When I saw the preview for Knives Out, I remember thinking that it was a Clue remake. It seemed like another uninspired, big cast, cash grab in the same vein as Goosebumps or Jumanji: Welcome to the Jungle. So I was a little surprised when I started hearing so much positive buzz circulating around it.
Curious, my wife and I went to the theater last night. Then we went to dinner and spent about an hour combing over every detail of what we’d just seen.
Knives Out is a classic parlor room mystery. It borrows heavily from the works of Sir Arthur Conan Doyle and Agatha Christie, as well as referencing games such as Clue and Mafia. It has every character and every trope from the genre that we’re all familiar with. There is an aristocratic family, a gentleman sleuth and a mansion, complete with trick walls.
But it also isn’t a classic parlor room mystery, at all.
The first half hour of Knives Out is a series of interviews with the family members of a beloved patriarch named Harlan Thrombey (played by Christopher Plummer) who, as far as anyone thus far has been able to tell, killed himself a few nights previously. These interviews are a master class in creative editing, as the private detective Benoit Blanc (played by Daniel Craig) asks each of them to go over the details of the night in question, searching for motives and inconsistencies, the ticking of a large grandfather clock tying the scenes together even as it flashes back and fourth between the different family member’s testimonies.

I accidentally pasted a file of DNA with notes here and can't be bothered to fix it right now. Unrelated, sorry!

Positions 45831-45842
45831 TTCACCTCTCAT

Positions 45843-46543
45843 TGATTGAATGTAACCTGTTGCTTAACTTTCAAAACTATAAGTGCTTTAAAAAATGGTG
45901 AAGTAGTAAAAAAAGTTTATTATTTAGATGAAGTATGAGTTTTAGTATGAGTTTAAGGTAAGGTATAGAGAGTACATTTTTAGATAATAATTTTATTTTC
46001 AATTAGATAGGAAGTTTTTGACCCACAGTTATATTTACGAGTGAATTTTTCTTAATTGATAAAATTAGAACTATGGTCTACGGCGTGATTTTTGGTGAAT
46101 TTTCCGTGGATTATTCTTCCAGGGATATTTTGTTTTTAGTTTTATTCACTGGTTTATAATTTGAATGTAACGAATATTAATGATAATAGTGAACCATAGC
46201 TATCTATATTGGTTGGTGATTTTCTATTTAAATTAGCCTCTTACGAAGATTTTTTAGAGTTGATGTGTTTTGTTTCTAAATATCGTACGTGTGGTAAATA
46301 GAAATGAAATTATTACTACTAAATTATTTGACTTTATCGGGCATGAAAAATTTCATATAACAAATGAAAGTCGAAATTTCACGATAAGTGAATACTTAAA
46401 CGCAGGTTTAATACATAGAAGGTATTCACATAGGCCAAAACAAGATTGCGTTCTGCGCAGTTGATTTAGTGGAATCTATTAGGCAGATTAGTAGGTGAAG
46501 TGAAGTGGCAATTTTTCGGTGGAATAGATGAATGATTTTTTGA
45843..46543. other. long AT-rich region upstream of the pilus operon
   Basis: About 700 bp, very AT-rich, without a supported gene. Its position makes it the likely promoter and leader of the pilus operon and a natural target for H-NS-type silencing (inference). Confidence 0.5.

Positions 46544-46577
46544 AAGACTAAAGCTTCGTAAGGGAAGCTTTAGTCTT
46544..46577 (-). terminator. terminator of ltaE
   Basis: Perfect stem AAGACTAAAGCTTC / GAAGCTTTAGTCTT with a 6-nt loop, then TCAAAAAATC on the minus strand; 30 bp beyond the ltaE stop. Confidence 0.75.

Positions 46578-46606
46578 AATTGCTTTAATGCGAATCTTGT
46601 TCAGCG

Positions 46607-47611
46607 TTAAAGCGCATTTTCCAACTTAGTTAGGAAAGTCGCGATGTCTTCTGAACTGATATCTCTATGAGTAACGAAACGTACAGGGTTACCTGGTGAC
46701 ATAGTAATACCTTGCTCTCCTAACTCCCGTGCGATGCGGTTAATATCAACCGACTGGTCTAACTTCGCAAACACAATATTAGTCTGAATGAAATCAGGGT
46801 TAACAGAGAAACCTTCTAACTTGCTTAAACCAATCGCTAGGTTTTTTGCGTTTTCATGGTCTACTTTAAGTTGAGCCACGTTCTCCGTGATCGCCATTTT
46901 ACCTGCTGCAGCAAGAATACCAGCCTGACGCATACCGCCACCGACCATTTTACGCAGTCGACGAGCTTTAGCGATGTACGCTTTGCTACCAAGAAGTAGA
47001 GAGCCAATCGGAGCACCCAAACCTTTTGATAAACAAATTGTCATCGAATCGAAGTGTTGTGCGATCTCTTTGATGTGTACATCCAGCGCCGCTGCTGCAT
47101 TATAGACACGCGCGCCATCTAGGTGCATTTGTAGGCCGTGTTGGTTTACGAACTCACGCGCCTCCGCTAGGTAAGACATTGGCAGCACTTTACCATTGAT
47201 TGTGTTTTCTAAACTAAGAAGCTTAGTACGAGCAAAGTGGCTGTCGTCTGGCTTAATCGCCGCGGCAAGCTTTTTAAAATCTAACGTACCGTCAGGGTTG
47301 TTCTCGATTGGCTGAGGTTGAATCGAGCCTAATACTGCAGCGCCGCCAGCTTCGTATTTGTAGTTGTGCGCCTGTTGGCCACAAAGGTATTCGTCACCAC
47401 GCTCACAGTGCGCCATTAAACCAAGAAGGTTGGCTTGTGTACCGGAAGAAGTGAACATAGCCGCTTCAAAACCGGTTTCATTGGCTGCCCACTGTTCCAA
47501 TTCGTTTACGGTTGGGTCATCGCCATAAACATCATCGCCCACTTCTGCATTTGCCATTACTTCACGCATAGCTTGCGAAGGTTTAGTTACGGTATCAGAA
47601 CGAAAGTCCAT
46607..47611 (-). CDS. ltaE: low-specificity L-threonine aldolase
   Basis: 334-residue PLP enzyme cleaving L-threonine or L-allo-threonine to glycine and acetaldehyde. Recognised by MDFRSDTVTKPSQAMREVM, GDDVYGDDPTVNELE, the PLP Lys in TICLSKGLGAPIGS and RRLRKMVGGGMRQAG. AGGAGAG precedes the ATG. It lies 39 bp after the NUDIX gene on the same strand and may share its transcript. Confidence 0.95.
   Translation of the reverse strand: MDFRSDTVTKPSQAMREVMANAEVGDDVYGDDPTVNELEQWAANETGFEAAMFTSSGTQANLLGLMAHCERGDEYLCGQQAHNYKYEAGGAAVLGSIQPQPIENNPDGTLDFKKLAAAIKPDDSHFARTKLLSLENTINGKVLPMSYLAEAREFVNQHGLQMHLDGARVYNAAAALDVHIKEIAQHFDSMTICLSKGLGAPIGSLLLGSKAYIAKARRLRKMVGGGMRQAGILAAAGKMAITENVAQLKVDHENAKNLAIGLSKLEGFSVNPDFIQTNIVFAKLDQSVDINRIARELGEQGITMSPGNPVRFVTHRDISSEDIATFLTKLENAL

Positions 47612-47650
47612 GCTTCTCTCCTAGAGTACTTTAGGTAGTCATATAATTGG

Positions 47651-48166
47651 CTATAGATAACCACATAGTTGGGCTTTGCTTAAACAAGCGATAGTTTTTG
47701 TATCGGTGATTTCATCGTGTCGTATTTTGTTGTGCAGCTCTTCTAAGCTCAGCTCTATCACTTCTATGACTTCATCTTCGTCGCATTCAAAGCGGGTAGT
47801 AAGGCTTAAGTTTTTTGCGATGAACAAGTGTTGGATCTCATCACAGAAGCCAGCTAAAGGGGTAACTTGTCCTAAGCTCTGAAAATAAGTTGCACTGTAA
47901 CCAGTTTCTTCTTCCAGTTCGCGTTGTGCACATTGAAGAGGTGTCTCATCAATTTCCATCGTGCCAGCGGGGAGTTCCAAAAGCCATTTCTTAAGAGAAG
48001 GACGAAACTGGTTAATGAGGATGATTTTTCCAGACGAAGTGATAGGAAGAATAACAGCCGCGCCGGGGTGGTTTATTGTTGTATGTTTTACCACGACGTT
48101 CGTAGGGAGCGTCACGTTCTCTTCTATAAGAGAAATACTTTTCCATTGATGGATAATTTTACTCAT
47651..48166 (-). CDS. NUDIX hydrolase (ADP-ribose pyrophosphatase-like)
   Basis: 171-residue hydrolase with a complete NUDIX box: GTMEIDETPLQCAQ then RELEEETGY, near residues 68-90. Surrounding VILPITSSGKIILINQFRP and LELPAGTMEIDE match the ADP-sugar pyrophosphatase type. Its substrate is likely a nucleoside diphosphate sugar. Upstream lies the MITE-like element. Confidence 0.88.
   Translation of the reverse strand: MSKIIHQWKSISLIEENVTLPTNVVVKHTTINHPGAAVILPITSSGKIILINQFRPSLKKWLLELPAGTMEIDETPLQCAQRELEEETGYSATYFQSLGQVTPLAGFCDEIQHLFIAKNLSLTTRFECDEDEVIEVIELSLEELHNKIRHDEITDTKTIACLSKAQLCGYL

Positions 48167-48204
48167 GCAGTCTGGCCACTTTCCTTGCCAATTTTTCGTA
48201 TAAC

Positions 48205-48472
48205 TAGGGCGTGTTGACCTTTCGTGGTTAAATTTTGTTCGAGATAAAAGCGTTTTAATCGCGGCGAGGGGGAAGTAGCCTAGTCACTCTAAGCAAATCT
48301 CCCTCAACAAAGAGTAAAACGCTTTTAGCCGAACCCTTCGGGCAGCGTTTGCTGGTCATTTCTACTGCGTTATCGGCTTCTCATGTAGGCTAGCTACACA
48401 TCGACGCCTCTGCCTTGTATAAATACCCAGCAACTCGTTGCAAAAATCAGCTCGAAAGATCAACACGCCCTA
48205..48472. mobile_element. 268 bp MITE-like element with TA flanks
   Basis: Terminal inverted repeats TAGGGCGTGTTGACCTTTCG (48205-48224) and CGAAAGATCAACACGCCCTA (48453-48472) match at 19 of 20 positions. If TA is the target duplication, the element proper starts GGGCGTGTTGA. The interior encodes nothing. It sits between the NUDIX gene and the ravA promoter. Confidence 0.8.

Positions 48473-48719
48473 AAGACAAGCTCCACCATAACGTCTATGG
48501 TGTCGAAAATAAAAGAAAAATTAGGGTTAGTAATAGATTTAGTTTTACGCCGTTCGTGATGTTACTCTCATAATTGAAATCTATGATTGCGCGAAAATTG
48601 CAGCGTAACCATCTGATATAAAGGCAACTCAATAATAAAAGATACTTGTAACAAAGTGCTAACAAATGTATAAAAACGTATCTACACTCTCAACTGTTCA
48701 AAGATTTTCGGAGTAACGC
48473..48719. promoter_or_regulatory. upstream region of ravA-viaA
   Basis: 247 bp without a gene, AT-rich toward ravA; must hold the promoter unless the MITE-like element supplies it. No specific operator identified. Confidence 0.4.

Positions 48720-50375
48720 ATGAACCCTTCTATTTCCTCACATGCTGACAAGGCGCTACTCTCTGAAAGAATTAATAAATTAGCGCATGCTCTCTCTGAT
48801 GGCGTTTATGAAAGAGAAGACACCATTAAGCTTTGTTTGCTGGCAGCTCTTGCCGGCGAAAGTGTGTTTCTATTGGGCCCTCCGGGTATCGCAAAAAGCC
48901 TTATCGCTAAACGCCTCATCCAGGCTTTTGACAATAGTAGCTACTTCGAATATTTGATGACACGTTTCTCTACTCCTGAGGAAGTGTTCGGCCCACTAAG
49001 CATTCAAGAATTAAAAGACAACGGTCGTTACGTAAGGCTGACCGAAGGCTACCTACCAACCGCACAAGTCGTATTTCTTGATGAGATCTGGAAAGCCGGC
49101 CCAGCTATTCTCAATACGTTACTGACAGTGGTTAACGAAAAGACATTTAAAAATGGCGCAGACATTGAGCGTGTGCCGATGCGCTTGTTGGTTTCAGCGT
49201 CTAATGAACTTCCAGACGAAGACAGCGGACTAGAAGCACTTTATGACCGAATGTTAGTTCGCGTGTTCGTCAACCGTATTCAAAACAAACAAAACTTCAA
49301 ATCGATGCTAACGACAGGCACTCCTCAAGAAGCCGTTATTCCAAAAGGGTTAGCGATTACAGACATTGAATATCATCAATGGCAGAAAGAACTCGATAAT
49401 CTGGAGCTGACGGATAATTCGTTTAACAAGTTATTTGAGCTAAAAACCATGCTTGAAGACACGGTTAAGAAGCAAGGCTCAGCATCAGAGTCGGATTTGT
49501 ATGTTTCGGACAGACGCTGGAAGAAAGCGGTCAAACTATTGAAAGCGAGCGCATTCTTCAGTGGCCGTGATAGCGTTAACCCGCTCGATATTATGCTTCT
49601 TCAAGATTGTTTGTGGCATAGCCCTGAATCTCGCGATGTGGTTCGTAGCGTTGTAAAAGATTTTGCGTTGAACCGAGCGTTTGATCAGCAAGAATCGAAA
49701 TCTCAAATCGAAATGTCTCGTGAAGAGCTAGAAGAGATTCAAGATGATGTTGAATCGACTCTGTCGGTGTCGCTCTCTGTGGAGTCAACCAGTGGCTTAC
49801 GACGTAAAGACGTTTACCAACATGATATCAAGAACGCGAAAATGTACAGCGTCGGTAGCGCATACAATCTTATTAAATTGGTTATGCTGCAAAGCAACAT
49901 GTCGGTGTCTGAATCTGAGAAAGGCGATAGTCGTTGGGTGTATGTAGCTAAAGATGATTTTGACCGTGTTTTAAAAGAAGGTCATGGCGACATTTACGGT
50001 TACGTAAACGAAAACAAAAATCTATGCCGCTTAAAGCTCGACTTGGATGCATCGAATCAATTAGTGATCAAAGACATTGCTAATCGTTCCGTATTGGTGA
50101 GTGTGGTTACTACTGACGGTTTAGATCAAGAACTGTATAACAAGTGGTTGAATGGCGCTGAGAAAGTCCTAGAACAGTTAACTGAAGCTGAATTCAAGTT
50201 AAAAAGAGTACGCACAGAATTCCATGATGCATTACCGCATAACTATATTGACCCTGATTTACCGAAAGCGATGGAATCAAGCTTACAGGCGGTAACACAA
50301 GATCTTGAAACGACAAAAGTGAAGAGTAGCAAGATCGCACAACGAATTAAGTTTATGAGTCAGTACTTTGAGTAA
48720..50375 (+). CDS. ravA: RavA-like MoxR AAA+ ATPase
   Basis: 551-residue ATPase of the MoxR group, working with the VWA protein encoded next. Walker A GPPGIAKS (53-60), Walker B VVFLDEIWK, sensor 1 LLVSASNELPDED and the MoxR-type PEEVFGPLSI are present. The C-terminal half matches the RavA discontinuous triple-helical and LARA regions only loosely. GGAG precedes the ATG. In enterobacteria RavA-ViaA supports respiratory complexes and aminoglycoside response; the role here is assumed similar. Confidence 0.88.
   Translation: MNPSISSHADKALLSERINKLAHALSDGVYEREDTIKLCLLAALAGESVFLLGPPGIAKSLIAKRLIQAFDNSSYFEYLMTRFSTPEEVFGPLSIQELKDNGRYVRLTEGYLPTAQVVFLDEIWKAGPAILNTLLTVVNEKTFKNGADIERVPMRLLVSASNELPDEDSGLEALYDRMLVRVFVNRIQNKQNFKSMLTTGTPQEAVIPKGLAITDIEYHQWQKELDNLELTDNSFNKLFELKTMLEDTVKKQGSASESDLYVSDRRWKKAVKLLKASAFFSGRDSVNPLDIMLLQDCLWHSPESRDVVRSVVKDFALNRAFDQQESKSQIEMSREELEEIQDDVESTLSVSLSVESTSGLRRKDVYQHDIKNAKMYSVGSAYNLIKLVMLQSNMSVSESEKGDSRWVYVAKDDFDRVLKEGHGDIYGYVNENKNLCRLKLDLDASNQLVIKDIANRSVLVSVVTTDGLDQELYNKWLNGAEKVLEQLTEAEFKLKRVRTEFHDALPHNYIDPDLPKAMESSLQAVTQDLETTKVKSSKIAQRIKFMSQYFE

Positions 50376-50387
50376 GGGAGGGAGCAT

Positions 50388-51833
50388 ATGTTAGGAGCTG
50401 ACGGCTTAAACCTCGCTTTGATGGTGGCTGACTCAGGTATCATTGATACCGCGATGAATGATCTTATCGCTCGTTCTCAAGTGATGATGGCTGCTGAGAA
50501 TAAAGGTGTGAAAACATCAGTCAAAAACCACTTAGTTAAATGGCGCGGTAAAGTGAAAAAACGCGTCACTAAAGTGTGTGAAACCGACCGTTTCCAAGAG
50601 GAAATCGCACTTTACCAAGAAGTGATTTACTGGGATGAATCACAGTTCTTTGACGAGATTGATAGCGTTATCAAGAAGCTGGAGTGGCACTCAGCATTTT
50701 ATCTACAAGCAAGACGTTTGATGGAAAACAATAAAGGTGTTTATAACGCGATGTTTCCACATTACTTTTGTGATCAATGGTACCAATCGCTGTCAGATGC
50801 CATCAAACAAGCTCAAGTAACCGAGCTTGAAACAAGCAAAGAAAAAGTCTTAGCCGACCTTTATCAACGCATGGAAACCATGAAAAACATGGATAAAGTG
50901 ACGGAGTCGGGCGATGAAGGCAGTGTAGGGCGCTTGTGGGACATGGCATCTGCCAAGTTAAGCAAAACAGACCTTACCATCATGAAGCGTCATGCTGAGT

This scene serves to awaken the detective in each of us, as the audience joins the detective in attempting to solve the mystery. It establishes a familiar plot and setting as well as the charmingly nostalgic tone, but that’s where the movies ceases to follow convention.
There is a turn in the plot early on that separates Knives Out from any of the countless mystery novels from which it derives its tone. I won’t tell you what it is. I wouldn’t dream of spoiling that for anyone who hasn’t seen it, but this is the point where it breaks away from traditional mystery structures, flipping the roles of characters and making the viewer question all of their earlier conceptions and predictions.
Another thing Knives Out does that I’ve never seen in the genre is to attempt to illustrate a metaphor. One of the primary characters of the film is Thrombey’s nurse, Marta Cabrera. She is a young Latina woman who the Thrombeys frequently clam as “part of the family.” This is undermined by the way that they treat her however, claiming that her family came from a different Latin country each time they mention her and passing her their dishes as if she were a servant rather than a nurse.
There’s more to it than that, but my hands are once again tied by not wanting to divulge any plot specific information. Still, it’s easy to trace a line between the Thrombey’s treatment of Cabrera and the relationship that many Americans have with our Latin immigrant citizens. They are called Americans, but are all-too-frequently treated as though they are actually something less-than. There is a particularly poignant exchange where one of the characters claims the mansion to be their family’s ancestral home, prompting laughter from Blanc who replies that Harlan bought the house in a fire sale in the mid-80s.
But whether you go for the devious plot, the well thought out political themes or simply the charming performances, I hope you’ll give Knives Out a chance. It’s so refreshing to see something truly original in a world of sequels, adaptations and remakes.